The group behind the public market concept is looking to do some market research with the community.
As the Kamloops Public Market Cooperative continues to look for support for the concept, a new survey is being launched to gauge the general public's temperature in regards to the proposal.
The survey will focus on two areas, says executive director Daphane Nelson.
"What we're hoping to do is put this survey out just asking some simple questions about what people could see themselves using at a facility like this," she tells KamloopsMatters. "And then one simple question about whether Riverside Park is OK (for the site of the market)."
The online survey has a couple of multiple choice questions and a space for comments.
The proposed location in Riverside Park — next to Heritage House and the adjoining parking lot — saw pushback before the concept had even been made public. Nelson says Riverside Park is still the strong preference of the group. She says she has spoken to city staff, who've suggested the public market could be part of the redevelopment of the former Value Village, at Seymour Street and Fifth Avenue.
Riverside Park location is preferred, she says, because of access and parking. A downtown location is also important, as it's the easiest location for out-of-towners to find and get to, adds Nelson.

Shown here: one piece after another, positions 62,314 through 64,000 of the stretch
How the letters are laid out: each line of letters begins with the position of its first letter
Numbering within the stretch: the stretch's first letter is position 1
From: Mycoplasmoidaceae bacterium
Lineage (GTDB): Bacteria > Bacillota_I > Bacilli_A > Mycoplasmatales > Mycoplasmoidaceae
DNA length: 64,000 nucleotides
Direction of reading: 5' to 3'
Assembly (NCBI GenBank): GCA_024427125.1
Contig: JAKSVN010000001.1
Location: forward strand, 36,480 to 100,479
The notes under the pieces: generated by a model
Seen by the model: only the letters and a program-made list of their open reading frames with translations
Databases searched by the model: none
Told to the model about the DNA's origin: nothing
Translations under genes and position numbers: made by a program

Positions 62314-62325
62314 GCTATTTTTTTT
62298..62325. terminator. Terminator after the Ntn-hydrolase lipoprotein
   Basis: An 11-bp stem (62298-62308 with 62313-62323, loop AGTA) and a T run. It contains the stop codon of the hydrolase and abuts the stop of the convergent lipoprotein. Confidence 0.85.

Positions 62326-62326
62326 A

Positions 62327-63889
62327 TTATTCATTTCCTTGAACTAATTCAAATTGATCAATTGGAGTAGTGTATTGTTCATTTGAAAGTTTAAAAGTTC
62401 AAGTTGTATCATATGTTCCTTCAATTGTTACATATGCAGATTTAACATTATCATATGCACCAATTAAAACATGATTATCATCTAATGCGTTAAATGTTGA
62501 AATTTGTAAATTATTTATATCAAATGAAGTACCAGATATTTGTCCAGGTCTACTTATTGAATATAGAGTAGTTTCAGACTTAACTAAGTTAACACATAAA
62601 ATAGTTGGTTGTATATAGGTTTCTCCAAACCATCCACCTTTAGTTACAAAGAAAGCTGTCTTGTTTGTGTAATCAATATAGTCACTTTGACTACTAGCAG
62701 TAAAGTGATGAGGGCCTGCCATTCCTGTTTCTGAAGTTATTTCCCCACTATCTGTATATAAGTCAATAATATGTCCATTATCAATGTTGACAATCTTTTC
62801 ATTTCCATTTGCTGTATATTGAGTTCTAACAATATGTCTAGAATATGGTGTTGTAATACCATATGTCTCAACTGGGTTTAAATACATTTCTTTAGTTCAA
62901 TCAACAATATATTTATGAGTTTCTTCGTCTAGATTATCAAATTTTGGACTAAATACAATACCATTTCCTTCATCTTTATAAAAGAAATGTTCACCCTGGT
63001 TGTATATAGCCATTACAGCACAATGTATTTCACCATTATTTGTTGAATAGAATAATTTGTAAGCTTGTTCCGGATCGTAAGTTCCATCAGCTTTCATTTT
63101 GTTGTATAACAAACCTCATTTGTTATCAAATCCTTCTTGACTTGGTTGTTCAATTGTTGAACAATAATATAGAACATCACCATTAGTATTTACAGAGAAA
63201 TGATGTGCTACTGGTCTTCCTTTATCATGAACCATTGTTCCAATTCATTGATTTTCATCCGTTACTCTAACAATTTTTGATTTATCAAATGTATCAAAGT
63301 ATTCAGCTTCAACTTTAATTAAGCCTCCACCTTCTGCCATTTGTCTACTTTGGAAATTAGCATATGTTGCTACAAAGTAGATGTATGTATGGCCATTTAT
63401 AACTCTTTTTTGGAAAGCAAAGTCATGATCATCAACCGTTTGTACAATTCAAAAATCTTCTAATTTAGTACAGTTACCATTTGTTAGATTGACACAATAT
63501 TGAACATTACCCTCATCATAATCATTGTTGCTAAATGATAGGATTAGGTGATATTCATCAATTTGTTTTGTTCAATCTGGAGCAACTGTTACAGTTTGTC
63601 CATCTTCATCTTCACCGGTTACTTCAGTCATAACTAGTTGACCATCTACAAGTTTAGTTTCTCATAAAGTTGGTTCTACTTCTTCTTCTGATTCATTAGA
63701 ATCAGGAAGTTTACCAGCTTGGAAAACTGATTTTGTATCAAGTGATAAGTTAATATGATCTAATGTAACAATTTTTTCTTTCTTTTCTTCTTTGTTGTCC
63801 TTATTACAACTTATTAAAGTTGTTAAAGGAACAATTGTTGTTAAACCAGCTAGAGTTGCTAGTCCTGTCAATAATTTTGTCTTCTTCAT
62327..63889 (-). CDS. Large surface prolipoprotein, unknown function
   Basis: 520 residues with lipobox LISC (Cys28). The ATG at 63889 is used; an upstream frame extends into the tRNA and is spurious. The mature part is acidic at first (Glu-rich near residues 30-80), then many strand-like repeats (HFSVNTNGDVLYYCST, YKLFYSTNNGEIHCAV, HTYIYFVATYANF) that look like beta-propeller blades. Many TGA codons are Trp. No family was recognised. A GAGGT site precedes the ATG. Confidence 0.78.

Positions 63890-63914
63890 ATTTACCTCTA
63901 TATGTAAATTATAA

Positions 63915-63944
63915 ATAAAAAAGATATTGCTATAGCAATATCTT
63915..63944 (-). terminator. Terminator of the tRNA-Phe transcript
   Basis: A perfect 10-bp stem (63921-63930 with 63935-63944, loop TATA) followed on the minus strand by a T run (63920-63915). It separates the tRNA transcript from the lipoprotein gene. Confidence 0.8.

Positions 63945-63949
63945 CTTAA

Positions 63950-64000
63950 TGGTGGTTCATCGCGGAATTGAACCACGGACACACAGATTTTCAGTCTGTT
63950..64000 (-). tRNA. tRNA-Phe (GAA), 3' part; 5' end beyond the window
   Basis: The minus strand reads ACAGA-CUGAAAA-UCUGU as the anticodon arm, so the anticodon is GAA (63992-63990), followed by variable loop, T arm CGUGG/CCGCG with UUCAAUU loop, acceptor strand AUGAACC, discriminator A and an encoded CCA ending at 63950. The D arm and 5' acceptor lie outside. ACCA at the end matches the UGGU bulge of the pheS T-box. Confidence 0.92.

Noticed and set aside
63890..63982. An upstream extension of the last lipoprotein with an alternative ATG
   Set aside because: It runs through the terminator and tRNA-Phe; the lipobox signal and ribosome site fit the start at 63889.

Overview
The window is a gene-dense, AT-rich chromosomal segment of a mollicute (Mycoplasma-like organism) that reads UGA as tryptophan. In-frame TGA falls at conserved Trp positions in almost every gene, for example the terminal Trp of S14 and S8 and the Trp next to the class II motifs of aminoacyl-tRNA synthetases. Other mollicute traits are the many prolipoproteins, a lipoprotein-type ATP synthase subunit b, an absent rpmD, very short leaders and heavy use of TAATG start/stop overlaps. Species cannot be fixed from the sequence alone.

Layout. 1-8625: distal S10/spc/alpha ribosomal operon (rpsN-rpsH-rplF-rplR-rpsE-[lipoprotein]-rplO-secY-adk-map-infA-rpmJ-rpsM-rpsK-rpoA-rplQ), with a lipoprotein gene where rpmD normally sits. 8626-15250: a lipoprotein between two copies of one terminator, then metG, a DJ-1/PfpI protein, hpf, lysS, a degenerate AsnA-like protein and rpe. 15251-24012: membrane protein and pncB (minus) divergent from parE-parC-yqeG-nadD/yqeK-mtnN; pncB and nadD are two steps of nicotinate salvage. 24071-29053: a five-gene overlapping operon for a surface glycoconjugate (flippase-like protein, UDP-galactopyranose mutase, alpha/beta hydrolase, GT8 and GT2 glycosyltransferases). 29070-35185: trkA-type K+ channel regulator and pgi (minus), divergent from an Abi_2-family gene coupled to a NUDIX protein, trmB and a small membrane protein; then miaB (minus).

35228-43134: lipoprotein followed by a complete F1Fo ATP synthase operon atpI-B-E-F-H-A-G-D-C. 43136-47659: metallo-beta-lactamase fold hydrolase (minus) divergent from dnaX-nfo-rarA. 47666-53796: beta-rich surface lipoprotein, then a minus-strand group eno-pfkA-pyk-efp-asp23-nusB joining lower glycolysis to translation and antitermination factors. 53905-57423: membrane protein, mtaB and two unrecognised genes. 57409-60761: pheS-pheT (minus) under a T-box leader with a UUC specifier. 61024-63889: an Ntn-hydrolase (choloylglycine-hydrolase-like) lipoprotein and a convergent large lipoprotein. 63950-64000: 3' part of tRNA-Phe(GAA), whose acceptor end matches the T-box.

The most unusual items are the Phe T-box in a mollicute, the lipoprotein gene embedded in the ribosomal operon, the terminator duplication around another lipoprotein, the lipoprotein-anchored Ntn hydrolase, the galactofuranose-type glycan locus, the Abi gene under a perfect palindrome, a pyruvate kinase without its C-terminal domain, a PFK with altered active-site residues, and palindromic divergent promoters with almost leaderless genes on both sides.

"We want it to be a regional hub," she says, describing it as a potential "destination" draw. She adds she's worried the conversation about a location is drowning out discussion about the public market concept.
While the survey is the first broad engagement with locals, Nelson has met with groups, including representatives from Sandman Hotel and Tk'emlups te Secwepemc. She says those meetings were positive.
Another source of concern she's heard is the cost to Kamloops residents and how the project will be funded. With estimates ranging from $20 to $30 million to build the project, she's looking into grants, including one from the province and federal governments that could cover two-thirds of the bill. Alternative funding like an investment co-op could be considered as well, as she recognizes the local taxpayers wouldn't be amenable to the full cost.
While the survey is one prong right now, Nelson says the group is already raising funds for the cooperative side of things by selling shares, which will translate to benefits and votes if and when the cooperative market launches.
The survey wraps up Dec. 28. Nelson hopes to speak to city council about the concept in the new year.
To fill out the survey, click HERE.